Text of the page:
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In Rhino 4.0 Essential Training, author Dave Schultze shows how the 3D NURBS-based modeling tools in Rhino 4.0 are used to engineer products from toy robots to full-sized aircraft. This course concentrates on using Rhino 4.0 for industrial design and rapid prototyping, with a review of common 3D terminology using specific examples. Along with a comprehensive exploration of the Rhino interface, the course includes an introduction to building 3D objects with Rhino's three primary entities: the curve, the surface, and the solid. Exercise files are included with the course.
In this video, we will learn how to navigate the Viewports via panning, zooming and rotating. Two items to note first; Number one: Ortho Viewports can only pan and zoom, while the Perspective Viewport can pan, zoom, and rotate. Number two: these navigational skills are surprisingly important. If you consider that the interface is only showing you a 2D representation of a 3D model, it is critical to understand how your project will look in the real world. And the best way to do that is by constantly changing your view, whether it's for visualization or just to work on different parts.
We will start up by panning in the Right view - several ways to do this like most of the Rhino commands. We've got a View menu, and there's the Pan, Zoom and Rotate right up close to the top. We've got some icons for Pan, Rotate and Zoom. We've got the same commands when you right- click on the Viewport: Pan, Zoom and Rotate. Then you have to go down a bit. But we are to focus on the keyboard shortcuts that will be most effective for your workflow. So, to Pan in the Right view, I am going to hold down the Shift and my Right Mouse Button.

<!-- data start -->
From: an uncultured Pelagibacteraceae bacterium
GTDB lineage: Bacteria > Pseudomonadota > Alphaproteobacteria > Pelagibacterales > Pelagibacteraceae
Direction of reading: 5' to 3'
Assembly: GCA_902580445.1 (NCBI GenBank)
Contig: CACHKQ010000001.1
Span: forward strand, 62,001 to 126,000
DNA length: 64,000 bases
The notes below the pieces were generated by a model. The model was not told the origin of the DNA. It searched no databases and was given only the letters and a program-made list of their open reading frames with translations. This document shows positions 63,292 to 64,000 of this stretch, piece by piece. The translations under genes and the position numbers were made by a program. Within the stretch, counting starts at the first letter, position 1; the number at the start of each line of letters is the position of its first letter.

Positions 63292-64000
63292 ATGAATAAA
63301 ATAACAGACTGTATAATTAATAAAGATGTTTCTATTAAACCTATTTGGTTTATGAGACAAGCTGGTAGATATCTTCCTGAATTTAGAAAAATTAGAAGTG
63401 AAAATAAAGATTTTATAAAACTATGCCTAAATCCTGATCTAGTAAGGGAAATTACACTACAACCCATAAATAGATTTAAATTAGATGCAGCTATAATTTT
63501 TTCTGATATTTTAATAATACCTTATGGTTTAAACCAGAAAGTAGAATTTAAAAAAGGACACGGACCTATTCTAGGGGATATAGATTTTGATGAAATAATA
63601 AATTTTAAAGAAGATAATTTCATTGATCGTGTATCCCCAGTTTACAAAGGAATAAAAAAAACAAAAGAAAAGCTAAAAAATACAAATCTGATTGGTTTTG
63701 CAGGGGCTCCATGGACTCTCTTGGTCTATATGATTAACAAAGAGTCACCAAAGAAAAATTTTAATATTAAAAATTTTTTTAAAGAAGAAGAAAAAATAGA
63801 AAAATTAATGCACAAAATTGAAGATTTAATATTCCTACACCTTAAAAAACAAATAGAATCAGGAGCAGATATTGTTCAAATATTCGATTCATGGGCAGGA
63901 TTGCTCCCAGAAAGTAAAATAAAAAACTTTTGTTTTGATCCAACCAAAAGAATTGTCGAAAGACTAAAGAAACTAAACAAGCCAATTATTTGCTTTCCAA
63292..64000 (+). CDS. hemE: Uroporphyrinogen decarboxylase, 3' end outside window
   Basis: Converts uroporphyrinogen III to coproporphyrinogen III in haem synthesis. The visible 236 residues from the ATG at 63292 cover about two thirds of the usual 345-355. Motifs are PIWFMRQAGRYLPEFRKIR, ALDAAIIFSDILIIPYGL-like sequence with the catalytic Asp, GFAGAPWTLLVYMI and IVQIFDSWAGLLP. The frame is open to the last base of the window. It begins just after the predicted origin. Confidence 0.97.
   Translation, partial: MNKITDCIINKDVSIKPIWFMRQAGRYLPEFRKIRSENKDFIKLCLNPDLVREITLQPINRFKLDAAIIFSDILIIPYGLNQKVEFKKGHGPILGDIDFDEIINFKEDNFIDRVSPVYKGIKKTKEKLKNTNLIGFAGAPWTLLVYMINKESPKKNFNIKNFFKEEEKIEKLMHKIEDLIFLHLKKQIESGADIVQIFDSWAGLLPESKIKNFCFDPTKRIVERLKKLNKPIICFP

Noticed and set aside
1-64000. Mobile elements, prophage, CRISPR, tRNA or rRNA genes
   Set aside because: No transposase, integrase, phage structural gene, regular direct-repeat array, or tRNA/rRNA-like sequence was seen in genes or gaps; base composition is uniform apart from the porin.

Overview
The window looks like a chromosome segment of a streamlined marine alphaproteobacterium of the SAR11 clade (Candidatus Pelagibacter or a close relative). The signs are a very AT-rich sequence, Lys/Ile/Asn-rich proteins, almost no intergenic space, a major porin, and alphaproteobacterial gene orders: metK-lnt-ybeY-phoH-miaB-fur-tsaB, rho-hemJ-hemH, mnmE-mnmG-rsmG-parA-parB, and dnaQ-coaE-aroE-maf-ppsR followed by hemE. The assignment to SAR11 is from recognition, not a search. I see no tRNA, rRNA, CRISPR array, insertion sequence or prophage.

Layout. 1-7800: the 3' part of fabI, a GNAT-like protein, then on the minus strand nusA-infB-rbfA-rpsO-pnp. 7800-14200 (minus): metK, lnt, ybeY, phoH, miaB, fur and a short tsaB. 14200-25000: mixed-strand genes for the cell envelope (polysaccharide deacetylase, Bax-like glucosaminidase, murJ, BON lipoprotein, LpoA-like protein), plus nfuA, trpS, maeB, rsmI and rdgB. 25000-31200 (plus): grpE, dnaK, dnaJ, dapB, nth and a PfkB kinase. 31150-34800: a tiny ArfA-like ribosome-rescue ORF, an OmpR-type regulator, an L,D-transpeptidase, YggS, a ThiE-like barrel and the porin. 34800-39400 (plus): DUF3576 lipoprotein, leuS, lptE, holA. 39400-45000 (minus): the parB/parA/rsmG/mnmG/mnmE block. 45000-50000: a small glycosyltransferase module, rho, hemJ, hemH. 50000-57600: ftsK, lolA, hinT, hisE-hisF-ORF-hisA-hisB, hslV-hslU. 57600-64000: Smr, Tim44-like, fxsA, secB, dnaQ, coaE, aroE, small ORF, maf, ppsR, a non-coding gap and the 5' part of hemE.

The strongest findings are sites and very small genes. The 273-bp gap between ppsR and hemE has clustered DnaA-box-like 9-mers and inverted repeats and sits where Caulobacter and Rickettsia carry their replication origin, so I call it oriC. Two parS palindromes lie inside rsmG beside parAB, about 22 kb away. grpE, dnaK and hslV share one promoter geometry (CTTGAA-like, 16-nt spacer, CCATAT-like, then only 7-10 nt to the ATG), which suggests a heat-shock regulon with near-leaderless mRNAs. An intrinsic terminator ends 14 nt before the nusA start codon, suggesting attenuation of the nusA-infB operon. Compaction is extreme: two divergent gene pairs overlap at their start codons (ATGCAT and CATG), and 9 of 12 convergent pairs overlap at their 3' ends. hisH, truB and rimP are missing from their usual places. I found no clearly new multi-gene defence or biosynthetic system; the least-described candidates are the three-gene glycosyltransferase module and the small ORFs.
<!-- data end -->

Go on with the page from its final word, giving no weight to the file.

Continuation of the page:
You're going to hold and drag to move them around. Okay, we are going to do same operation here in the Perspective Viewport, Shift and Right Mouse Button, and you can Pan 3D Perspective Viewport side to side. Okay, next up is zooming. If you have a three-button mouse with a scroll wheel in the center, just scroll the wheel in or out, works the same on the Ortho Viewports. Or the keyboard shortcut is Ctrl+Right Mouse Button.
Okay, now let's focus on the Rotate, which is the last way to manipulate the Viewport. This keyboard shortcut is Ctrl+Shift+ Right Mouse Button, and you can rotate around. You cannot, or should not do the rotation in any of the Ortho Viewports. I'll show what happens. You have really screwed it up, so we are going to have to show you the quick reset. We are going to right-click on the Viewport label > Set View and just re-select the same name that's already there, which is Right view.
It'll straighten it back out to as in Ortho Viewport. I want to maximize the Perspective Viewport here by double-clicking, and show you another common problem is when you zoom out and do a few rotates, you get almost completely lost. A great way to fix this is just to select any object, and then there is a Zoom Selected button. That not only brings it front and center, but that is you new center of rotation, so it does two things at once. Now if you zoom in and want to get back out quickly, that same button with a Right Mouse click will zoom back to the extents of the scene.
So, those are the conventional methods to do Zoom, Pan and Rotate using the keyboard and Right Mouse button. But if you have a 3D navigator, like the SpacePilot, you would be able to do all of those motions much more smoothly. So, the sooner you can master the basic Viewport navigational skills, the sooner you will be more comfortable with the software and productive with your modeling. Remember, all three navigation commands are implemented via the Right Mouse Button and a combination of Ctrl, Shift and Ctrl+Plus+Shift.
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